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Dell, the struggling computer maker, will next month begin selling computers through Wal-Mart, confirming its move away from a traditional reliance on direct sales of personal computers over the telephone and internet.
News of the Wal-Mart deal came a week after Michael Dell, Dell’s founder and chief executive, said the company planned to end two decades of reliance on direct sales of computer equipment by embracing third-party resellers and retailers.
Dell is struggling to get back on its feet following several quarters of sluggish sales growth and missed forecasts.
“This is the first step in an evolving global retail strategy,” a Dell spokesman said on Thursday. “Customers are telling us they want more and new ways to purchase our products. We’re committed to finding new ways to reach more customers and this is one example of a new approach.”
Dell, which has long shunned retail sales because they force computer makers to carry costly inventory, said it would begin selling two of its Dimension desktop computer models for under $700 in 3,000 Wal-Mart stores in the US, Canada and Puerto Rico, beginning June 10.
J.P. Gownder, a principal analyst with Forrester Research, said Dell would gain a lot of experience from the deal in learning how the retail space worked. He predicted it could help the company regain some market share against Hewlett-Packard in the low-end segment.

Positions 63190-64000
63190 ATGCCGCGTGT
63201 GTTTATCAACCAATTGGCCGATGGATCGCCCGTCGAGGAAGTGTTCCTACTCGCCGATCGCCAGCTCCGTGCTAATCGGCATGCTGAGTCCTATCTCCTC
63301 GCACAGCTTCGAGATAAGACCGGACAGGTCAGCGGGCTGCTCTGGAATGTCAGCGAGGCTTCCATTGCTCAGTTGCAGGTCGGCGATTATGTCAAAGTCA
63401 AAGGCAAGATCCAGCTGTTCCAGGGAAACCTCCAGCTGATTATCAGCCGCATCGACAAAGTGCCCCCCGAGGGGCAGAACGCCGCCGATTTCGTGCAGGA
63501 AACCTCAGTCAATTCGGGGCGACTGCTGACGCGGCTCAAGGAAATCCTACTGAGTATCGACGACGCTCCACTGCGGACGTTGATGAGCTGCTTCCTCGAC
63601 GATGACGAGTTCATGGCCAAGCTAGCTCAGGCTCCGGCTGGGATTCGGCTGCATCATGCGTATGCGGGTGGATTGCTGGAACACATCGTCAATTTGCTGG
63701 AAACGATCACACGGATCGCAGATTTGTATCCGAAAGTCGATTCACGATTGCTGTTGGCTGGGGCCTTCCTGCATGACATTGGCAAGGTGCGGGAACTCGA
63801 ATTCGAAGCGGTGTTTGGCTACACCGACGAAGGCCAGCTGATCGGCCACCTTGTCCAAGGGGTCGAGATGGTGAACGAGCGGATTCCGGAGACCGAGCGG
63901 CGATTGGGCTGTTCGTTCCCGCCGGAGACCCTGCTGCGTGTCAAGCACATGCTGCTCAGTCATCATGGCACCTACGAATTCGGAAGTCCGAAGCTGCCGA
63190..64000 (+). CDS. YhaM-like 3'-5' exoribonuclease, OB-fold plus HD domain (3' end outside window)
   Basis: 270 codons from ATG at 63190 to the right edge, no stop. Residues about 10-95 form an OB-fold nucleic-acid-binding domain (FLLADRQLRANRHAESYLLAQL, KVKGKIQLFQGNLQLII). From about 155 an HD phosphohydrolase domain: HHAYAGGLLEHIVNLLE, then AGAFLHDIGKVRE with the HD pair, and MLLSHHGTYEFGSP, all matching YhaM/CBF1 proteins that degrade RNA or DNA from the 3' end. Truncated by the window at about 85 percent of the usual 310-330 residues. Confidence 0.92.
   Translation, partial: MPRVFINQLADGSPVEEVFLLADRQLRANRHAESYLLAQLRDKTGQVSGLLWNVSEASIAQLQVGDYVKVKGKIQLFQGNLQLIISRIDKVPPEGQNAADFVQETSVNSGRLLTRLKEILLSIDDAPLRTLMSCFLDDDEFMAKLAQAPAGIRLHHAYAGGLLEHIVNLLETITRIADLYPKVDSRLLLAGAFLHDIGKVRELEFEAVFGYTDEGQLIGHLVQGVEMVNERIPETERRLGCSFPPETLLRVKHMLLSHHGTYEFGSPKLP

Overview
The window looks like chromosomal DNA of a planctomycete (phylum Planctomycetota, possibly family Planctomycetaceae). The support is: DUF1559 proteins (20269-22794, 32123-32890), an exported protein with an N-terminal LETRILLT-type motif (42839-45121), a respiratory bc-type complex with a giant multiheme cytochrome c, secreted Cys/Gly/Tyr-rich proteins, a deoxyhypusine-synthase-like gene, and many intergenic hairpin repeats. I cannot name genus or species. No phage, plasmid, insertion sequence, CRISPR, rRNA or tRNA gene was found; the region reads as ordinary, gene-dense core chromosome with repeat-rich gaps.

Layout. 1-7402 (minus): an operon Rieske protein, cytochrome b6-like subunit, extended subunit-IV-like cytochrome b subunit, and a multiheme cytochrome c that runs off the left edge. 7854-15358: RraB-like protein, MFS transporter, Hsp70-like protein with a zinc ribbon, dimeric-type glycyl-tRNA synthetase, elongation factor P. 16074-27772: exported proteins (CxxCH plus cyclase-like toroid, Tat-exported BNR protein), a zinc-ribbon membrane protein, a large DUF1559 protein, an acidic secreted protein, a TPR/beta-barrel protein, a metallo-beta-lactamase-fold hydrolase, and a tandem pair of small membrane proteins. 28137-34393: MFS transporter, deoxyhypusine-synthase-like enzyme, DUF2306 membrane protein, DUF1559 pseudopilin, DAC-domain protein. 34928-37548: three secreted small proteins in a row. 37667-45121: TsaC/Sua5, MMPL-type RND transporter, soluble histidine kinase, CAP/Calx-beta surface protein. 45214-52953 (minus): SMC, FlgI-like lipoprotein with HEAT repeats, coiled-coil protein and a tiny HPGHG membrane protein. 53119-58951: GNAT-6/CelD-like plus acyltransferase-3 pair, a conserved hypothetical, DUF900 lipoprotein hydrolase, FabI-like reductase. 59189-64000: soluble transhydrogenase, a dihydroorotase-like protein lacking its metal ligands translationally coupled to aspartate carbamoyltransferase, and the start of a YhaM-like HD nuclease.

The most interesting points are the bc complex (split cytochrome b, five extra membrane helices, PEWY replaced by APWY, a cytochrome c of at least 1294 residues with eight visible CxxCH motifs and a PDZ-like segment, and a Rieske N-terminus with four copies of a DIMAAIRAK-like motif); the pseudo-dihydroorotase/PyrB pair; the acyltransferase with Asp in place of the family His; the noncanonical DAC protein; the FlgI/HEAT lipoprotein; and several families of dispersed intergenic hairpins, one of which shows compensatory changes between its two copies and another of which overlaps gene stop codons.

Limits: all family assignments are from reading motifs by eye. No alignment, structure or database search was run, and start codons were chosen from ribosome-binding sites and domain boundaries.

“They are selling their lower end line, so it’s compatible with the Wal-Mart story, but I don’t know if it’s a great brand move because Dell is trying to sell itself as an elite brand,” he said.
The company stressed that the move to open a retail channel did not represent an abandonment of the direct-sales model that led the company to the top of the worldwide PC market in the early 2000s.
“The fact is the vast majority of our consumer customers prefer to purchase online or over the phone,” Dell said.
Dell has long argued that its direct sales model has an advantage over indirect sales because it gives the company tighter control over its supply chain and gives customers more options when it comes to customising purchases.
The cost advantages of the direct approach have been blunted by improvement in the supply chains of some of Dell’s rivals, such as Hewlett-Packard, which reclaimed the top PC spot from Dell last year.
Meanwhile, perceptions of poor customer service and other problems have led sales to slump.
The move to offer Dell computers for sale through Wal-Mart marks the most aggressive move yet by Mr Dell, who replaced Kevin Rollins as chief executive earlier this year in an effort to put the company back on track.
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